Ohio Gov. Mike DeWine’s positive-then-negative test results for the coronavirus are a reminder that no test is definitive.
The governor tested positive using a rapid test Thursday, before testing negative later in the day using a more sensitive laboratory-developed test. He was tested because he was going to meet with President Donald Trump during his visit to the state.
No test for coronavirus infection is perfect, and test results can be affected by a variety of factors, including the type of test used, the quality of the sample and when it was taken during the course of any infection.
A look at the types of tests currently used to diagnose COVID-19:
DeWine initially received an antigen test, a type of rapid test that uses similar technology for screening for flu, strep throat and other infections on small machines at doctor’s offices.
Instead of detecting the virus itself, such tests look for proteins, or antigens, found on the surface of the virus, which are generally considered a less accurate measure of infection. The test, which uses a nasal swab, takes about 15 minutes.
The tests are relatively new in the U.S. and federal regulators have only allowed two on the market, from manufacturers Quidel and Becton Dickinson. DeWine spokesman Dan Tierney said a Quidel test was used for DeWine; a spokesman for Quidel said the company is looking into the matter.
The biggest risk with antigen tests is that they may deliver false negatives, missing real COVID-19 infections. But they are considered very accurate for ruling out the virus when it is not present, making false positive results highly unlikely.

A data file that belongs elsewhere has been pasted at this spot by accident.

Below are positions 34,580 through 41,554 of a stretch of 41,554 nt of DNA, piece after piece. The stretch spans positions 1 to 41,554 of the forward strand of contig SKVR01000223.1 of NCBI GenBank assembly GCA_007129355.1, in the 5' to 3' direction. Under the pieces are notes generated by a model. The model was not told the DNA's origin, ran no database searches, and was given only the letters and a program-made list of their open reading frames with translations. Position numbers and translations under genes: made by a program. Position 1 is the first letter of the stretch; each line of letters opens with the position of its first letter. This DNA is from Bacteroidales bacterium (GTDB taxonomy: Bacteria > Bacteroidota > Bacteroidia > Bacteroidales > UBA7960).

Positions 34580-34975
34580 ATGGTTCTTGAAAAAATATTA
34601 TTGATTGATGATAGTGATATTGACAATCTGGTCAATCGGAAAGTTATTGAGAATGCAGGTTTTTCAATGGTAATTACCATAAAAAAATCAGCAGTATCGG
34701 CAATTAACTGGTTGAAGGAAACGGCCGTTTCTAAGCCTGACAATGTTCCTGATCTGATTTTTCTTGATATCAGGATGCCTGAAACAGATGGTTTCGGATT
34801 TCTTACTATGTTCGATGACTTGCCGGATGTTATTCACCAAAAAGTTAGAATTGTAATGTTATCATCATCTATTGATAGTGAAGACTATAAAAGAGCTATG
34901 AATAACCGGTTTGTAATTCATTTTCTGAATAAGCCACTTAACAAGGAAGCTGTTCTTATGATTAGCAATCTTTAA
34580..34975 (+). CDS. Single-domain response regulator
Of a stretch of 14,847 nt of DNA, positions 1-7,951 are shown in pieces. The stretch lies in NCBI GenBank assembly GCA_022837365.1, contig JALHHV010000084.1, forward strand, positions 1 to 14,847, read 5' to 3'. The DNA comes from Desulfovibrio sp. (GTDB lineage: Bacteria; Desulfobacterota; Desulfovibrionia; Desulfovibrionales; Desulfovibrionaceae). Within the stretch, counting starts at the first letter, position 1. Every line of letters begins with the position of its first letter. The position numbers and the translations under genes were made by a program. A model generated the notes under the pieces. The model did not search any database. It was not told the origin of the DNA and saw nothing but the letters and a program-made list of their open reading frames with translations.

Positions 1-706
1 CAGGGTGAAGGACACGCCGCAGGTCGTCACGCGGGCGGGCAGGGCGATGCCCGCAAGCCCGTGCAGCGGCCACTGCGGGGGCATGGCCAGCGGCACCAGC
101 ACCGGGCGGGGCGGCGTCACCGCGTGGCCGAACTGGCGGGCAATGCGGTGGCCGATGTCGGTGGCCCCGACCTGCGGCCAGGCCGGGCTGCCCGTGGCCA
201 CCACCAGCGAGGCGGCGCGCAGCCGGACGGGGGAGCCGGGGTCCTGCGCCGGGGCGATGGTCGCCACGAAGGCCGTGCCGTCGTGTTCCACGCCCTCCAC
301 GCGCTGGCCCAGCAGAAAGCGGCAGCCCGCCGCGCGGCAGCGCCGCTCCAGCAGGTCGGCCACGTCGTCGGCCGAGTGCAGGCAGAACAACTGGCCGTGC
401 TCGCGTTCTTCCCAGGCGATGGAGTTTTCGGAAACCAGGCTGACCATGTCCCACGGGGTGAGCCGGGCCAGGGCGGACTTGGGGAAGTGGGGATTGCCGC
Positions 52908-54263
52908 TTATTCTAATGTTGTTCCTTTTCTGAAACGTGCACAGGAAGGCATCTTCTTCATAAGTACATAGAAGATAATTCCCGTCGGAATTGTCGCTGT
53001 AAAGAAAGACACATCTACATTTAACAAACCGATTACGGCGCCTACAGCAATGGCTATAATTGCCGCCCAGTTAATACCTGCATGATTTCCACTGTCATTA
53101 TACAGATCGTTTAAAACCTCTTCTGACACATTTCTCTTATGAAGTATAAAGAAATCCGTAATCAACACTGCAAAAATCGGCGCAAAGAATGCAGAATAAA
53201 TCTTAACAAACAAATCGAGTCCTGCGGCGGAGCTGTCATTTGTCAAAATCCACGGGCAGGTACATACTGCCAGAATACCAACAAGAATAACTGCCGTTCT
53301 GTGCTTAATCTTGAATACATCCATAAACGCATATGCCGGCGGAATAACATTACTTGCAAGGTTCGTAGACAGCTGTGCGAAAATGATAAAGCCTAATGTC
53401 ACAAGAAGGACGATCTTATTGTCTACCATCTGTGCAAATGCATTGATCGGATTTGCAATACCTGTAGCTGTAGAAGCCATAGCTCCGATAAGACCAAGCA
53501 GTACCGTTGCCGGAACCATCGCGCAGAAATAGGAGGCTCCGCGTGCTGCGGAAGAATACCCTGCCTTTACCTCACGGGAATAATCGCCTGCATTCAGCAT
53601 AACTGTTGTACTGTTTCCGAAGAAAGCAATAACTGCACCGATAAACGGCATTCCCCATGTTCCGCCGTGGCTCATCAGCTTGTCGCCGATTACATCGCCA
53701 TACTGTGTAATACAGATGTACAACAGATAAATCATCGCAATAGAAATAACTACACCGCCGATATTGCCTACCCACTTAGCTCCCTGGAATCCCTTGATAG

Some experts have been calling for increased use of antigen tests because they can be developed quickly, avoiding the delayed results frequently seen with higher-grade tests that must be shipped to a laboratory for processing.
After testing positive with the antigen test, DeWine said he and his wife received a genetic, laboratory-developed test that came back negative. This is the most commonly used test in the U.S. and is considered the gold standard for accuracy.
A nasal swab is mixed with chemicals to isolate any genetic material of coronavirus. Laboratory equipment is used to amplify the material millions of times, until it is detectable with a computer.
These tests take several hours to process and are done at large laboratories, hospitals or universities. They are considered the best method for both detecting whether the virus is present and ruling it out if there’s no infection.
A third type of test uses technology similar to the genetic test but speeds up the process dramatically to deliver results in about 15 minutes. These tests done on small machines are used at the White House and at nursing homes to rapidly screen for the virus. But federal regulators consider them slightly less sensitive than the conventional laboratory test.
In either case, accuracy can be affected by a faulty nasal swab and where the person is in terms of the course of the infection. Even the most accurate genetic test usually only begins detecting virus three to five days after initial infection, when levels are high enough to be picked up.